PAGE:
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The efficient choice among combustion engines
Phys.Org ^ | 09-12-2013 | by Claudia Naegeli

Posted on 09/12/2013 8:20:16 AM PDT by Red Badger

ETH researchers redesigned the conventional diesel engine of a VW Golf to run on 90% natural gas. Credit: Tobias Ott / ETH Zurich

Video at link.

Researchers at ETH Zurich have developed an internal combustion engine that emits less than half the CO2 compared to a regular engine without compromising performance. This corresponds to fuel consumption of less than 2.4 l per 100 km. This natural gas-diesel hybrid engine is based on a system of sophisticated control engineering.

The global energy markets are changing. New extraction methods are tapping into oilfields and natural gas deposits that have been inaccessible until now. The US, for example, is able to cover up to 83% of its total energy needs today; the government is even planning to increase exports of natural gas in the future. And there are new developments on the horizon: natural gas may also become an important fuel for vehicles on America's roads, thanks to the work of Swiss researchers at the Institute for Dynamic Systems and Control at ETH Zurich. They have developed a natural gas-diesel hybrid powertrain that emits just half the CO2 without compromising performance.

Diesel fuel injection instead of an ignition plug

ETH researchers redesigned the conventional diesel engine of a VW Golf to run on 90% natural gas. Instead of a spark plug as is standard with natural gas engines, the engine is ignited with a small amount of diesel injected directly into the cylinder. In doing so, the researchers were able to achieve a highly efficient combustion with a maximum efficiency of 39.6%.

Natural gas-diesel engines already exist, and are used industrially where power is generated and used in one place – for example to operate large machinery. "In a vehicle, the engine speed and load change constantly, which means the engine system is far more complicated," explains Tobias Ott, a doctoral student in Professor Lino Guzzella's research group.

Innovative electronic combustion control

Ott developed the innovative electronic combustion control together with senior scientist Christopher Onder as part of his dissertation. A sensor that measures pressure in the cylinders plays a key part: using complex control algorithms, the researchers were able to adapt the amount and timing of diesel continually, allowing an engine system with highest efficiency. The researchers also linked the innovative natural gas-diesel engine to a small electric motor to further reduce consumption. However, it could also be installed in a vehicle without electric hybridisation, which would be crucial for industrial production in larger quantities.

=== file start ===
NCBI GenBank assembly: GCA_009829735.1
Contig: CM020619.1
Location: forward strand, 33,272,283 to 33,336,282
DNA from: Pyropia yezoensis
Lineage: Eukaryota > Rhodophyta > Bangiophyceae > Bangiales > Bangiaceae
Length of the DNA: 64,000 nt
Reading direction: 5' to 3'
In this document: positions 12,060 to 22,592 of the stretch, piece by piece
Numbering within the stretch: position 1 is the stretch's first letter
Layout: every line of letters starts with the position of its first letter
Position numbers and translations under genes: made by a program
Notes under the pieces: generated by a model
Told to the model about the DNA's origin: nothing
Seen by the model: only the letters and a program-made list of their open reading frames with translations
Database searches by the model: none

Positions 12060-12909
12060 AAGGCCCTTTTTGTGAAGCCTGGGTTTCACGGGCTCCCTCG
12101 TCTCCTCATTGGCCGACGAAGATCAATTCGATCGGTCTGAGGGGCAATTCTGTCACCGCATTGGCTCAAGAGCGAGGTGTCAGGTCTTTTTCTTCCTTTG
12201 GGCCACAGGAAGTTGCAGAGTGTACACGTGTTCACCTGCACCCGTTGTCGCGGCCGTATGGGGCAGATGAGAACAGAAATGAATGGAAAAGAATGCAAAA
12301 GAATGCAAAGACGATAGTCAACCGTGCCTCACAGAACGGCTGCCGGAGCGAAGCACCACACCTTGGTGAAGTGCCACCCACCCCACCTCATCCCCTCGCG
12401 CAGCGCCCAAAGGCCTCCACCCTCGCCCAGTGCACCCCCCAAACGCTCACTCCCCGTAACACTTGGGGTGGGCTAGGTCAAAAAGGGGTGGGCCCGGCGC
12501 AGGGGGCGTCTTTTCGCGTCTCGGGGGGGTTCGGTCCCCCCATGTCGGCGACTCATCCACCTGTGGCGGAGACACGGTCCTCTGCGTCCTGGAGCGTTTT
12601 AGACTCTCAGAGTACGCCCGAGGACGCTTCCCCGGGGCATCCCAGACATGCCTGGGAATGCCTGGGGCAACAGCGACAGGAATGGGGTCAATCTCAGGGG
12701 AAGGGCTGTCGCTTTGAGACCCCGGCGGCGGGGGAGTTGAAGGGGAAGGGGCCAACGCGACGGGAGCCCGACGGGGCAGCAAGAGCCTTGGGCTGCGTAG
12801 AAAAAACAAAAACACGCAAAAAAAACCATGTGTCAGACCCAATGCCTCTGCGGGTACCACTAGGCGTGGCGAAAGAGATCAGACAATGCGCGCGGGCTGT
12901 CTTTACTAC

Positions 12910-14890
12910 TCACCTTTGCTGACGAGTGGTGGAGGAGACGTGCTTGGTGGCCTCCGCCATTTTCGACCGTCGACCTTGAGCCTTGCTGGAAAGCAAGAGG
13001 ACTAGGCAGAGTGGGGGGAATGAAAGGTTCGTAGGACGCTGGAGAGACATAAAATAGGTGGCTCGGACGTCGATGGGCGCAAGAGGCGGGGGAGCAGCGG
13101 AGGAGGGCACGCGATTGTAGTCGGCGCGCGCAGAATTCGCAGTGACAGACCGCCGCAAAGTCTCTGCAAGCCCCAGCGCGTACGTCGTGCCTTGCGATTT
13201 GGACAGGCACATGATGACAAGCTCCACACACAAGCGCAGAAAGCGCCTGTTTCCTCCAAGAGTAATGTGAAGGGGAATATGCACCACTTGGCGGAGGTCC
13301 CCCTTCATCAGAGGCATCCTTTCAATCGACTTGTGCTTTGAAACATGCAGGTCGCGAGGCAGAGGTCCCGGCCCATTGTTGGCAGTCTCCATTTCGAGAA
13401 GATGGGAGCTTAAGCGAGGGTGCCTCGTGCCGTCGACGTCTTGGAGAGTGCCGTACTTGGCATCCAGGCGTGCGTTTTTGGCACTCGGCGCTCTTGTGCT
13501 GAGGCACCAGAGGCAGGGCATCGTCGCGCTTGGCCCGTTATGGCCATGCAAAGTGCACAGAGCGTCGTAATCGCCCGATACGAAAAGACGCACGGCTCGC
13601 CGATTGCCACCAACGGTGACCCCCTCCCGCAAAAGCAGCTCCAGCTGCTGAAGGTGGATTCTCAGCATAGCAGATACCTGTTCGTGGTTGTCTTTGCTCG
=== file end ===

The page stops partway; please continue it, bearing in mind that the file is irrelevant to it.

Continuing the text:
Mass production – a possibility in five years' time

The researchers demonstrated the reduction in emissions with experiments on a specially designed test rig and recently published the results in the specialist journal Energies. This proof of concept also involves solving final technical problems. "At the moment, we are concentrating particularly on the temperature in the catalytic converter," says Ott. For the converter to get up and running, it has to reach at least 300 degrees. "Our combustion engine converts heat energy into mechanical energy with such efficiency that the exhaust gas is not warm enough to create sufficient heat, particularly after start-up," adds Ott. The researchers want to solve the problem by modified control of the engine during the warm-up.

Christopher Onder is convinced that the natural gas-diesel engine can be produced in series production in five years. "The prerequisite is that we find an industrial partner who can take charge of developing a prototype," he explains. The researchers believe that the success of their engine depends critically on its production costs. They stress that their solution may not be cheap, but it is comparatively cost-effective. And because their concept is based on technology that already exists, it can be implemented quickly and is the perfect bridging technology for the next 10 to 20 years. The researchers are already engaged in negotiations with a car manufacturer.


TOPICS: Business/Economy; Culture/Society; Technical
KEYWORDS: auto; car; cng; diesel; energy; engine; naturalgas

1 posted on 09/12/2013 8:20:17 AM PDT by Red Badger
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To: sully777; vigl; Cagey; Abathar; A. Patriot; B Knotts; getsoutalive; muleskinner; sausageseller; ...

Rest In Peace, old friend, your work is finished.....